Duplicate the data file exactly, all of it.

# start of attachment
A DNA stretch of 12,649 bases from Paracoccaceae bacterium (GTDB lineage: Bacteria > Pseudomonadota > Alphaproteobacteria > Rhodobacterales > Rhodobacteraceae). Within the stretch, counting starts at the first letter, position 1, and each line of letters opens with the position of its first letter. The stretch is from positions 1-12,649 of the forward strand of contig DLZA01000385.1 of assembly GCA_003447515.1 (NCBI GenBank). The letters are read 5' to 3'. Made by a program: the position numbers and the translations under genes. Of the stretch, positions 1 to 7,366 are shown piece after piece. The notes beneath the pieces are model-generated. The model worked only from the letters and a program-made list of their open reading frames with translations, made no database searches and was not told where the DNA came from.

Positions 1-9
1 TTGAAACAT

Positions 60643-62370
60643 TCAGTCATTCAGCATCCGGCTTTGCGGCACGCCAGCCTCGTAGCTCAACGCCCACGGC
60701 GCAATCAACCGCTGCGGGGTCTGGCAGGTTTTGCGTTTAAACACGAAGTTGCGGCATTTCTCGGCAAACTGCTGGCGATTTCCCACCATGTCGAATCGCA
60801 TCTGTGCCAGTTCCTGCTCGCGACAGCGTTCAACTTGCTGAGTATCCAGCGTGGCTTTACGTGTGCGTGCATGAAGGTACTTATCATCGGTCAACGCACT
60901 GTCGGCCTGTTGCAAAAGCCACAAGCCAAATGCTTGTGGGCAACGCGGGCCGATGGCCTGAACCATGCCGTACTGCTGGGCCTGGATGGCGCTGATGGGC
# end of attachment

A DNA stretch of 12,649 bases from Paracoccaceae bacterium (GTDB lineage: Bacteria > Pseudomonadota > Alphaproteobacteria > Rhodobacterales > Rhodobacteraceae). Within the stretch, counting starts at the first letter, position 1, and each line of letters opens with the position of its first letter. The stretch is from positions 1-12,649 of the forward strand of contig DLZA01000385.1 of assembly GCA_003447515.1 (NCBI GenBank). The letters are read 5' to 3'. Made by a program: the position numbers and the translations under genes. Of the stretch, positions 1 to 7,366 are shown piece after piece. The notes beneath the pieces are model-generated. The model worked only from the letters and a program-made list of their open reading frames with translations, made no database searches and was not told where the DNA came from.

Positions 1-9
1 TTGAAACAT

Positions 60643-62370
60643 TCAGTCATTCAGCATCCGGCTTTGCGGCACGCCAGCCTCGTAGCTCAACGCCCACGGC
60701 GCAATCAACCGCTGCGGGGTCTGGCAGGTTTTGCGTTTAAACACGAAGTTGCGGCATTTCTCGGCAAACTGCTGGCGATTTCCCACCATGTCGAATCGCA
60801 TCTGTGCCAGTTCCTGCTCGCGACAGCGTTCAACTTGCTGAGTATCCAGCGTGGCTTTACGTGTGCGTGCATGAAGGTACTTATCATCGGTCAACGCACT
60901 GTCGGCCTGTTGCAAAAGCCACAAGCCAAATGCTTGTGGGCAACGCGGGCCGATGGCCTGAACCATGCCGTACTGCTGGGCCTGGATGGCGCTGATGGGC